Three Hundred contends that the order of October 18th allowing interest on the mortgage debt to the date of payment was not just and equitable. In particular it asserts first that the court below abused its discretion in charging interest on the mortgage after January 26, 1962, the date Three Hundred surrendered possession of the condemned premises to the United States. The question is one, of course, to be decided by federal law. See United States v. Certain Lands in Borough of Brooklyn, supra. But we conceive that the federal law does not differ in any important respect from the legal principles which would be applicable in any court of equity. Three Hundred's contention cannot be sustained. A mortgage on realty is usually nothing more than collateral security for a primary obligation, a bond or a note, which a landowner is required to pay regardless of his possession or lack of possession, or indeed lack of ownership, of the mortgaged premises. See United States v. Eddings, 50 F.Supp. 926 (E.D.Wash.1943). We assume that such an obligation was given in the case at bar for Three Hundred has not offered any evidence or contention to the contrary. While a mortgagor may be obliged to give up possession of the land pursuant to a condemnation proceeding, this is wholly irrelevant in respect to the mortgage obligation itself. Moreover, the losing of possession of the land does not work an inequity on the landowner. If the United States, as here, has deposited in court the estimated just compensation for the premises pursuant to Section 258a, the landowner is entitled to petition for the withdrawal of the sum due him at any time. See United States v. Miller, 317 U.S. 369, 381, 63 S.Ct. 276, 87 L.Ed. 336 (1943). If the United States has elected not to deposit the estimated compensation, the landowner is entitled to interest on the value of the property from the date of the taking. See United States v. Dow, 357 U.S. 17, 22, 78 S.Ct. 1039, 2 L.Ed.2d 1109 (1958). Three Hundred was free to petition the court for the withdrawal of the money due it at the time it was relieved of possession of the land. It failed to do so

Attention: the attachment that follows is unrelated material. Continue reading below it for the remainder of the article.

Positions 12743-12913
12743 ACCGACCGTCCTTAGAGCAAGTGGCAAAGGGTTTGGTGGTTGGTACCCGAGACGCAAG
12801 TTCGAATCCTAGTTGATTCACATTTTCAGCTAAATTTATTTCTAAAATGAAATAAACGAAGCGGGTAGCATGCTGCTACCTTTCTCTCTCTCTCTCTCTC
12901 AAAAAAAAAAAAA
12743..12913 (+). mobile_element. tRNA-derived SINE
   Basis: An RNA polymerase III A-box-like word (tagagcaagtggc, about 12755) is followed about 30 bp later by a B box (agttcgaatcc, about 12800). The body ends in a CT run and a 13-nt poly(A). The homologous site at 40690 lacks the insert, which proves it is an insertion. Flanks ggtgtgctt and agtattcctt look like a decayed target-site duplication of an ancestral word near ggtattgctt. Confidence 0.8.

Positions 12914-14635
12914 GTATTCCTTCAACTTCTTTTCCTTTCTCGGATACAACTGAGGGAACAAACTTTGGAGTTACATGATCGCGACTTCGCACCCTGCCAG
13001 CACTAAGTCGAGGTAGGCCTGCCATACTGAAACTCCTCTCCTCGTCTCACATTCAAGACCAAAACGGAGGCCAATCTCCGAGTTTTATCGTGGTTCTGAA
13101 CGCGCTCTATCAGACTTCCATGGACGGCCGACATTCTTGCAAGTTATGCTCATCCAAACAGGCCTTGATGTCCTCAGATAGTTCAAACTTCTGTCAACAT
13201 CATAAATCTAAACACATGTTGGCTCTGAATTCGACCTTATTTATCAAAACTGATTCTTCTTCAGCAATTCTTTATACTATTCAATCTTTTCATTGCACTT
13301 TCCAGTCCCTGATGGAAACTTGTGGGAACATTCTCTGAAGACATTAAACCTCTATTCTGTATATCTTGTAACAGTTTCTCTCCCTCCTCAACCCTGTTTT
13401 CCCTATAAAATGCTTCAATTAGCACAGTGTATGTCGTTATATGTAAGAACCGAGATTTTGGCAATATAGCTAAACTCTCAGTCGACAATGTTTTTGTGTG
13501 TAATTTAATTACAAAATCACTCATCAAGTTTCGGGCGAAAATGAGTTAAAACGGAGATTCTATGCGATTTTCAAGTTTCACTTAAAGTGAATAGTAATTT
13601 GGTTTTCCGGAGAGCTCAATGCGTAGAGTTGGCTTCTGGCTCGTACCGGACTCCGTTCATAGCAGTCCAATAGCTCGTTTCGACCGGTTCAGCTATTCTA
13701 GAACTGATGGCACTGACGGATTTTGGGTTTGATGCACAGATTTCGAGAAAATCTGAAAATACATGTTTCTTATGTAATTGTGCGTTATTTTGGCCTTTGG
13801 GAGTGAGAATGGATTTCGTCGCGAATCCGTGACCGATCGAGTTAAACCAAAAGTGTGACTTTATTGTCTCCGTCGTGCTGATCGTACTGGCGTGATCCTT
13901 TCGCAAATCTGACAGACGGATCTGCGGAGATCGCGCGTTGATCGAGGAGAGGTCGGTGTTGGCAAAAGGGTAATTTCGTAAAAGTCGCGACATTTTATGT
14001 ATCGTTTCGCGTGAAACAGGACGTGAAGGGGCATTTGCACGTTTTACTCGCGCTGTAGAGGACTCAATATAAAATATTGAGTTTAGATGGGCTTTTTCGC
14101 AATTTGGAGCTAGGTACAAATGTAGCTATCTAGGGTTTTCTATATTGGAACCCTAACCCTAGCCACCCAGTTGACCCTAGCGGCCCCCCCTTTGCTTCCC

Three Hundred's second contention presents a more troublesome problem. It argues that the Trustees' application on March 9, 1962 for the balance of the money due on the mortgage stopped the running of interest against Three Hundred and the court abused its discretion in not so ruling. To put this contention in its strongest terms, it can be argued that the Trustee's action in applying to court for payment of the mortgage debt constituted an election to declare the whole debt due and to proceed against the collateral. From this premise, it can be reasoned that it is unfair to charge a mortgagor with interest on a fund over which he has no immediate control. One difficulty with this position is that it is too metaphysical. The mortgagee simply has a claim against a specific fund instead of a claim against a particular piece of real estate. The argument would be more effective if it could be said that at a given time the mortgagee became the owner of the fund rather than a claimant against the fund. But he cannot acquire the advantages of ownership until the court has made an order awarding him the fund. Until that time his control or his possibility of control of the fund is not substantially greater than or less than was his control of the land.